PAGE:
This telescope is our next great detective in the universe

After more than 16 years of observations, NASA’s Spitzer Space Telescope came to an end on Thursday. It leaves a legacy of discoveries in its wake, which in turn has created new questions and intriguing targets for follow-up observations.

Spitzer was our infrared detective, spying exoplanets and distant galaxies. Now, there’s a gap in infrared observations until NASA’s James Webb Space Telescope launches in 2021. This large infrared telescope will be the premier observatory of the next decade, according to NASA.

It was named for former NASA administrator James Webb, who ran the agency during the Space Race from February 1961 to October 1968. NASA said that while Webb is linked to the Apollo program, he also supported the agency’s balance of human space flight and science.

But scientists aren’t worried about the gap. Exoplanet science continues through NASA’s planet-hunting TESS mission, which has already found over 1,000 exoplanet candidates in its first year of science operations. The mission has been approved by NASA for another three years of observations, according to the agency.

Spitzer helped scientists lay the groundwork for determining what exoplanets look like, and even helped them learn how to operate telescopes in space in order to make the observations achieved over the last 16 years.

“When Webb gets up there, we can hit the ground running in a way we couldn’t do with Spitzer,” said Nikole Lewis, astrophysicist and assistant professor of astronomy at Cornell University.

Each telescope builds on the knowledge gained from the previous one. In the case of James Webb, its mirror is 50 times larger and it can observe even deeper into the universe.

Webb will be able to characterize exoplanets, going beyond Spitzer’s capabilities of measuring how big a planet is and seeing the intricate details of how they look, Lewis said.

“We’re hoping to answer those questions that Spitzer couldn’t solve for us,” she said.

Webb will take a closer look at a selection of exoplanets to peer inside their atmospheres, if they have them, and help answer questions about how the planets formed and evolved. Its spectroscopic data can tell scientists if methane, carbon dioxide or carbon monoxide is in the atmosphere.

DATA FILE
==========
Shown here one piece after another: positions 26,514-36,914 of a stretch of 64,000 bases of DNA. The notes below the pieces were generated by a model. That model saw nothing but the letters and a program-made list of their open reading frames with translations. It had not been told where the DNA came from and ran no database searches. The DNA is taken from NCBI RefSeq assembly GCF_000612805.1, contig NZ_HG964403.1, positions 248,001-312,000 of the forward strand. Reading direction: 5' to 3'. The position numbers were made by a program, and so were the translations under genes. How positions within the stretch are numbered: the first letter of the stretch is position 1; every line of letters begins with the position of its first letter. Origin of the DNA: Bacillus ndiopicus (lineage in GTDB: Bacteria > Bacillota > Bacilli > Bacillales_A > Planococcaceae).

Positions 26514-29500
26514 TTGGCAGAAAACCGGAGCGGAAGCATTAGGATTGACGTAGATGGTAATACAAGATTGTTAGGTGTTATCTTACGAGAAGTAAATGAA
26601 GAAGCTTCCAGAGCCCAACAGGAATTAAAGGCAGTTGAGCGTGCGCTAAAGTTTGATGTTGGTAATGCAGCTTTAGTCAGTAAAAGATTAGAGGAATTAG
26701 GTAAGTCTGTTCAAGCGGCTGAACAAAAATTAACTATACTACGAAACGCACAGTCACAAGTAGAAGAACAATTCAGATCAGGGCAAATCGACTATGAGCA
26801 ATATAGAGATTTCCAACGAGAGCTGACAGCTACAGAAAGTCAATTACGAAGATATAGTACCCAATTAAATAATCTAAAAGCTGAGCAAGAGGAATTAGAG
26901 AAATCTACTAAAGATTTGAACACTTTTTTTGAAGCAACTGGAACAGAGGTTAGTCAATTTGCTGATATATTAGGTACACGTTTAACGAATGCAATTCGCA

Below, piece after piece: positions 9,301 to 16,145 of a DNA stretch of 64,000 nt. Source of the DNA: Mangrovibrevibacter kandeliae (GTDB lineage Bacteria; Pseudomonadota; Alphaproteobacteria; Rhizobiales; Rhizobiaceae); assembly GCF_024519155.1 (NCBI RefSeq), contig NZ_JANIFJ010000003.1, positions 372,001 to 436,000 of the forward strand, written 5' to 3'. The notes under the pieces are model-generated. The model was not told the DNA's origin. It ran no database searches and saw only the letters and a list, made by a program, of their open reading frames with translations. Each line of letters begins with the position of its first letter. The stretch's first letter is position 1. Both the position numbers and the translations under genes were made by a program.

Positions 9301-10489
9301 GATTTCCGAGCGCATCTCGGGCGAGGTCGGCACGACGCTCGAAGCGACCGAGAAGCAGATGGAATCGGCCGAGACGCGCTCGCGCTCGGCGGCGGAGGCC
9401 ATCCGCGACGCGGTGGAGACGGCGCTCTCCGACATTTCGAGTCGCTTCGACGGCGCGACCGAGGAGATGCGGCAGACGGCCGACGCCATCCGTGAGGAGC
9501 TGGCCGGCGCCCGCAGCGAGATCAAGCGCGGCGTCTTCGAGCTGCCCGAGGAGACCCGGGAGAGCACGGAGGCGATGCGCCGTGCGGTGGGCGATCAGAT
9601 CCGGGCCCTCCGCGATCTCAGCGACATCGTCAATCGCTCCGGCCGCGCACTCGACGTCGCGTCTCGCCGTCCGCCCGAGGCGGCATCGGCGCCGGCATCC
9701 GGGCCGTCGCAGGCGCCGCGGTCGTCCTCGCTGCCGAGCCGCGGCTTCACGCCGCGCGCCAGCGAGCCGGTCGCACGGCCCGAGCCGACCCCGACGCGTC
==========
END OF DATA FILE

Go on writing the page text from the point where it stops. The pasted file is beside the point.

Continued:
Spitzer and TESS have helped scientists establish targets for follow-up by Webb, including some of Spitzer’s “greatest hits,” Lewis said.

For example, in February 2017 astronomers announced their discovery of seven Earth-size planets orbiting a star 40 light-years from Earth. With Spitzer’s help, the seven exoplanets were all found in tight formation around an ultracool dwarf star called TRAPPIST-1.

The planets all bear the TRAPPIST name — which the researchers borrowed from their favorite beer. Sean Carey, manager of the Spitzer Science Center at the California Institute of Technology, looks forward to Webb’s follow-up of the system, which can provide a more detailed analysis on these intriguing planets.

Some of the planned targets for Webb include TRAPPIST-1b and TRAPPIST-1e, which could support liquid water on their surfaces. Another planned target for early in the mission is WASP-18b, a blazing hot Jupiter with an atmosphere, according to NASA.

Webb is also well-equipped to shed light on the mysteries of planet formation. Building off Spitzer’s work studying brown dwarfs, or objects that are too large to be planets but too small to be stars, Webb can take a closer look at their cloud properties.

Spitzer was known for looking deep into the universe, studying galaxies that formed in the early days of the Big Bang. Webb is more sensitive, so it will be able to peer back even further.

“We’ll be able to see some of the earliest galaxies to form in the universe that we’ve never seen before,” said Amber Straughn, deputy project scientist for James Webb Space Telescope Science Communications.

Like Spitzer, the Webb telescope was in development while scientists were learning about exoplanets, but it wasn’t optimized for them. For example, the concept for Spitzer was initially developed in the 1970s; it launched in 2003.

“It takes a long time to develop an observatory,” Carey said. “So the expectation for James Webb is tremendous.”

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